Erminio Macario

From Wikipedia, the free encyclopedia - View original article

Erminio Macario
Erminio Macario.jpg
Born(1902-05-27)27 May 1902
Turin, Italy
Died25 March 1980(1980-03-25) (aged 77)
Turin, Italy
OccupationActor
Years active1933-1975
 
Jump to: navigation, search
Erminio Macario
Erminio Macario.jpg
Born(1902-05-27)27 May 1902
Turin, Italy
Died25 March 1980(1980-03-25) (aged 77)
Turin, Italy
OccupationActor
Years active1933-1975

Erminio Macario (27 May 1902 – 25 March 1980), best known as Macario, was an Italian film actor and comedian. He appeared in 42 films between 1933 and 1975.

Life and career[edit]

Born in Turin, Macario made his debut at young age in the amateur dramatics company Don Bosco Oratory in Valdocco,[1] then he was part of some small amateur companies of his hometown until 1924 when he was cast in the company of dancing and pantomime of Giovanni Molasso.[2] Soon after, he entered the company of Wanda Osiris, the undisputed queen of the revue of that time in Italy.[2] Between the two wars he became in a short time one of the most popular comedians of the revue theater.[3]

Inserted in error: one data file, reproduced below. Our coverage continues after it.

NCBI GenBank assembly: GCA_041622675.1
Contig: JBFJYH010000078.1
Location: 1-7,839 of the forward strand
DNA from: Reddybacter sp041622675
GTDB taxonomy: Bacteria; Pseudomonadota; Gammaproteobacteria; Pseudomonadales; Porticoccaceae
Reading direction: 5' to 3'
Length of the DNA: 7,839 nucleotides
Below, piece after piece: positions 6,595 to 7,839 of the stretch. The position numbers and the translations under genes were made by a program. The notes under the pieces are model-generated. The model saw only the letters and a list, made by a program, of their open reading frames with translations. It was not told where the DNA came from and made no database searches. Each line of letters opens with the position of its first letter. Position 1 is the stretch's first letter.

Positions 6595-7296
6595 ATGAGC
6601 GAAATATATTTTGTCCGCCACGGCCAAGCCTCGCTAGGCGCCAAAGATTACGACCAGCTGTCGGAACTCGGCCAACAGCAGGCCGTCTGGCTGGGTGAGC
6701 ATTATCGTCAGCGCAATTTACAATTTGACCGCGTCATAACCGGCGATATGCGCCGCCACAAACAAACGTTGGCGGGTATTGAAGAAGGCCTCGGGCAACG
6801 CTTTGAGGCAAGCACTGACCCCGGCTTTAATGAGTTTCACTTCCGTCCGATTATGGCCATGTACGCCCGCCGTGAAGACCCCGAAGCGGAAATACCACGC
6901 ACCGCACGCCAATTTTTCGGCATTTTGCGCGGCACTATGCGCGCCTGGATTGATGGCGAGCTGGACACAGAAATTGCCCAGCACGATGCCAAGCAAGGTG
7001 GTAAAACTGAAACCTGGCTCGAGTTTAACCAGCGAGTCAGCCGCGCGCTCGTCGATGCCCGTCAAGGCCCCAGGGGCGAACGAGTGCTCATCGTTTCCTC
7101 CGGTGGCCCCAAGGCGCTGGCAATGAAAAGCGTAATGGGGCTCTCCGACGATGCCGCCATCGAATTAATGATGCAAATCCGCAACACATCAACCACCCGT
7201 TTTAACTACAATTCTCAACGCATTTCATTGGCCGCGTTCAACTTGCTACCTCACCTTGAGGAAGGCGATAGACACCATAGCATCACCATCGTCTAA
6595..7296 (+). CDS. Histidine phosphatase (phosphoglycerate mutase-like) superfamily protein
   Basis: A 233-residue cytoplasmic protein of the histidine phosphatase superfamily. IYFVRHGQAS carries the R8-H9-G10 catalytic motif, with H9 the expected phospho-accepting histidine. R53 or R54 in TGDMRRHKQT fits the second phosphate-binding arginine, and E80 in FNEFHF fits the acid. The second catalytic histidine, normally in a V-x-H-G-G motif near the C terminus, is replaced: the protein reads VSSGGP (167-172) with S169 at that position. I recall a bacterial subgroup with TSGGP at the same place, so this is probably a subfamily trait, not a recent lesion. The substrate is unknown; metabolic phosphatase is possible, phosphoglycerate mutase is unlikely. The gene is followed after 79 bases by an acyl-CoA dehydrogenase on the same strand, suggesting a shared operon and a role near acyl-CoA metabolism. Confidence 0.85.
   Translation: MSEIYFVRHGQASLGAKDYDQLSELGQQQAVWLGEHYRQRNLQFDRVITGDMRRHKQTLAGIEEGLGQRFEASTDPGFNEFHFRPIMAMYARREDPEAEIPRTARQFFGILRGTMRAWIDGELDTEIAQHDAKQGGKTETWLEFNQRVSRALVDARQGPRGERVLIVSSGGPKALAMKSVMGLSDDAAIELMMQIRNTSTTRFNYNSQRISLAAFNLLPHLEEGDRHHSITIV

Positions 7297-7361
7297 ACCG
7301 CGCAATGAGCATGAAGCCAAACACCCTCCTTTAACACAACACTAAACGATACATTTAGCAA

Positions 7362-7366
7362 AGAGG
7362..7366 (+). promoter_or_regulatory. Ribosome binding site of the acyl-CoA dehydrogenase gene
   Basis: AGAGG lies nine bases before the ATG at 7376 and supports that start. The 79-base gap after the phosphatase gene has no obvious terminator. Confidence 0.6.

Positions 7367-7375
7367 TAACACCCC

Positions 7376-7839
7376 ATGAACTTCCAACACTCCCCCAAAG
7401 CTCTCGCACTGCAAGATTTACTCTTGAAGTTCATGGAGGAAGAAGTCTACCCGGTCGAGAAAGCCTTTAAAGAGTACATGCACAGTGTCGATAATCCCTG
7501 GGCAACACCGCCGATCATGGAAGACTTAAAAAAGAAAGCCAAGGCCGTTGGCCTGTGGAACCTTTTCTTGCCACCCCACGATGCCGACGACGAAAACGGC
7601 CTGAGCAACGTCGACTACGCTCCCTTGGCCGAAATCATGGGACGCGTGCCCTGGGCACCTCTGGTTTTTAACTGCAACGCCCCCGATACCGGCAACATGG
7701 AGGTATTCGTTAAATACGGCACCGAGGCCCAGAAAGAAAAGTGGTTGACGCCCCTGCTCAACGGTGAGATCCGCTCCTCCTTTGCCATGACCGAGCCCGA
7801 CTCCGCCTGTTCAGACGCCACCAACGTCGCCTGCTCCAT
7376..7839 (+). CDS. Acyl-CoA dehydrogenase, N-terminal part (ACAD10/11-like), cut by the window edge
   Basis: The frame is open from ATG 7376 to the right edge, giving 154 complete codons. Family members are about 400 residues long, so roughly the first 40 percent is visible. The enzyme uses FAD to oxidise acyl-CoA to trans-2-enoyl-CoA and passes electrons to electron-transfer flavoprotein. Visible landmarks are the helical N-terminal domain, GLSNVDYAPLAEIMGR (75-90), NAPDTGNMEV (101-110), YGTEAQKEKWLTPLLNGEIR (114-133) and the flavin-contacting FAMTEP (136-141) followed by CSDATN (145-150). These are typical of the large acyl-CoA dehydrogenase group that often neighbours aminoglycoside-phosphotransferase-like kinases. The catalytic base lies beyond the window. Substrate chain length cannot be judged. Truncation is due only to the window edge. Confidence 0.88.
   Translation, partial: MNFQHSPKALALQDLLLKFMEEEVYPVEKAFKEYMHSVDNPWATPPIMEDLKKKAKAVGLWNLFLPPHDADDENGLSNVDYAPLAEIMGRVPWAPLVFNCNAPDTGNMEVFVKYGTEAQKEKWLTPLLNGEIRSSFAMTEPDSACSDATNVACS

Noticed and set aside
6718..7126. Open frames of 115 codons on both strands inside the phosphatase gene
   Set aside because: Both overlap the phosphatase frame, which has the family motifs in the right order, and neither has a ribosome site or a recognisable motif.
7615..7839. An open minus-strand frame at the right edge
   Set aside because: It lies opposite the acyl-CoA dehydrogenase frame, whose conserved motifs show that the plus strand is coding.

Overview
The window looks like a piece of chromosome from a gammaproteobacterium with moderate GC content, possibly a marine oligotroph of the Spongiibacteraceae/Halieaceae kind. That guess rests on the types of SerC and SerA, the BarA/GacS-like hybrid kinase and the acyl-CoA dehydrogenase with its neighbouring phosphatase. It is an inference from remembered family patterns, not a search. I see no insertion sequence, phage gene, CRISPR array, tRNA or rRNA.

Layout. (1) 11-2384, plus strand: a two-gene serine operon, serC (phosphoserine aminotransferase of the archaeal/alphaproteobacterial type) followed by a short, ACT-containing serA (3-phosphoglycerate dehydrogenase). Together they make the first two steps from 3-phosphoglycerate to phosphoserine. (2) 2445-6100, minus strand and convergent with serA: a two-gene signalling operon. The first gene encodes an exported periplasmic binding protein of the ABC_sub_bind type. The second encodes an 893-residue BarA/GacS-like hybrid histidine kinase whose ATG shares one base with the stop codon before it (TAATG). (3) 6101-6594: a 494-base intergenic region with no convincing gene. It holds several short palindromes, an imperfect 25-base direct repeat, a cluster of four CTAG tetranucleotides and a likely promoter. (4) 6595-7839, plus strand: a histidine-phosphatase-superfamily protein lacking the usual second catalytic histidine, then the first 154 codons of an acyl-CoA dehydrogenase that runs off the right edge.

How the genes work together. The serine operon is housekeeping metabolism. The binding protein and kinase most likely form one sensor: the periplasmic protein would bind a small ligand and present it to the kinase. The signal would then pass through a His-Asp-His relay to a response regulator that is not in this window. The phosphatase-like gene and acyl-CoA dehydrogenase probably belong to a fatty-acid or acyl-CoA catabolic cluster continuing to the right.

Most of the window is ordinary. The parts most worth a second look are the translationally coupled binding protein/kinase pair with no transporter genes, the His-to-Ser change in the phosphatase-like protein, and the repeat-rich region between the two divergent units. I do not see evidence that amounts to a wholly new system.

Macario made his film debut in 1933 with Aria di paese but the success came just six years later with two comedy films directed by Mario Mattoli and co-written by a young Federico Fellini, Imputato alzatevi! and Lo vedi come sei... lo vedi come sei?.[2] After a series of successful comedies directed by Carlo Borghesio since the early fifties Macario appeared in short characterizations in anthology films and was sidekick of Totò in a number of films.[2] Starting from mid-sixties he finally dedicated to television and theater.[2]

Macario in Il chiromante

His comical style was referred as a mixture between Chaplin's Charlot and Marx Brothers.[4]

Selected filmography[edit]

References[edit]

  1. ^ Domenico Seren Gay. Teatro popolare dialettale: indagine-enciclopedia sul teatro piemontese. Priuli & Verlucca, 1977. 
  2. ^ a b c d e Gianni Canova. Enciclopedia del cinema. Garzanti, 2009. ISBN 881150516-X. 
  3. ^ Ennio Fulgheri. Manuale del cinema italiano. Swan, 1998. ISBN 8886464150. 
  4. ^ Valerio Venturi. Cesare Andrea Bixio. L'attività musicale di Bixio per l'industria cinematografica (1920-1945). Libreria Universitaria, 2010. ISBN 8862920229. 

Further reading[edit]

External links[edit]